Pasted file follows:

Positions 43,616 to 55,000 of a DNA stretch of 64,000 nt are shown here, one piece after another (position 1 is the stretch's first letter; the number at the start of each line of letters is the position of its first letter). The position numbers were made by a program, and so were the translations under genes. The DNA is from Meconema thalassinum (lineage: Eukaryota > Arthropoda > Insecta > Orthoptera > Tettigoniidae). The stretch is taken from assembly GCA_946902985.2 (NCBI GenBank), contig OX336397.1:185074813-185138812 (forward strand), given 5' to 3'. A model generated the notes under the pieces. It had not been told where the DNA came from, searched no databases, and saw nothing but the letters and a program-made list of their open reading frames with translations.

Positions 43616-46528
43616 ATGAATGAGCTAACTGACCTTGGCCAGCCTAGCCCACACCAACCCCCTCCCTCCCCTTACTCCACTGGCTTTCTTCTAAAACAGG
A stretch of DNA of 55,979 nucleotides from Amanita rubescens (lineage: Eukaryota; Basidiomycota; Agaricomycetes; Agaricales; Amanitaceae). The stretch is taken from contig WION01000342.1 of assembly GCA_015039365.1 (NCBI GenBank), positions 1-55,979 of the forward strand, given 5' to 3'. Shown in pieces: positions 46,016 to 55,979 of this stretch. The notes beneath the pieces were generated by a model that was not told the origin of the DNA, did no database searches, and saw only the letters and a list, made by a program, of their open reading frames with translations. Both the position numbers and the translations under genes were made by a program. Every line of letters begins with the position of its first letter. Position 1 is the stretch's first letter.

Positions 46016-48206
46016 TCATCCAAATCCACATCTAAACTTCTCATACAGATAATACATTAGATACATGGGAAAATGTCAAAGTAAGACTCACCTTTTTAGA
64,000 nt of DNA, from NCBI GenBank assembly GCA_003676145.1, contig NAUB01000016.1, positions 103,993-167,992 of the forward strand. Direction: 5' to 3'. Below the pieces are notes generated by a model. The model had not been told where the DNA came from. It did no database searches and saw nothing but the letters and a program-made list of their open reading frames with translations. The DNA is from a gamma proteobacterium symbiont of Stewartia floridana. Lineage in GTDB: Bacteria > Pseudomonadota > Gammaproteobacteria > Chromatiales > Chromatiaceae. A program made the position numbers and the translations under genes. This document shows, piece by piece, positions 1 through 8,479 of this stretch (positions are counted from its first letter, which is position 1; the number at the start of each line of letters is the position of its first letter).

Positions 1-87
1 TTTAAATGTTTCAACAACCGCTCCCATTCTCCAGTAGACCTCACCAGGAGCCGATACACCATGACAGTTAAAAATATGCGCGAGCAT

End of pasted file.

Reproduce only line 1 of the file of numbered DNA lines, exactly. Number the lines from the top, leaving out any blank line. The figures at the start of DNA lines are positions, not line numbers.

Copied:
Positions 43,616 to 55,000 of a DNA stretch of 64,000 nt are shown here, one piece after another (position 1 is the stretch's first letter; the number at the start of each line of letters is the position of its first letter). The position numbers were made by a program, and so were the translations under genes. The DNA is from Meconema thalassinum (lineage: Eukaryota > Arthropoda > Insecta > Orthoptera > Tettigoniidae). The stretch is taken from assembly GCA_946902985.2 (NCBI GenBank), contig OX336397.1:185074813-185138812 (forward strand), given 5' to 3'. A model generated the notes under the pieces. It had not been told where the DNA came from, searched no databases, and saw nothing but the letters and a program-made list of their open reading frames with translations.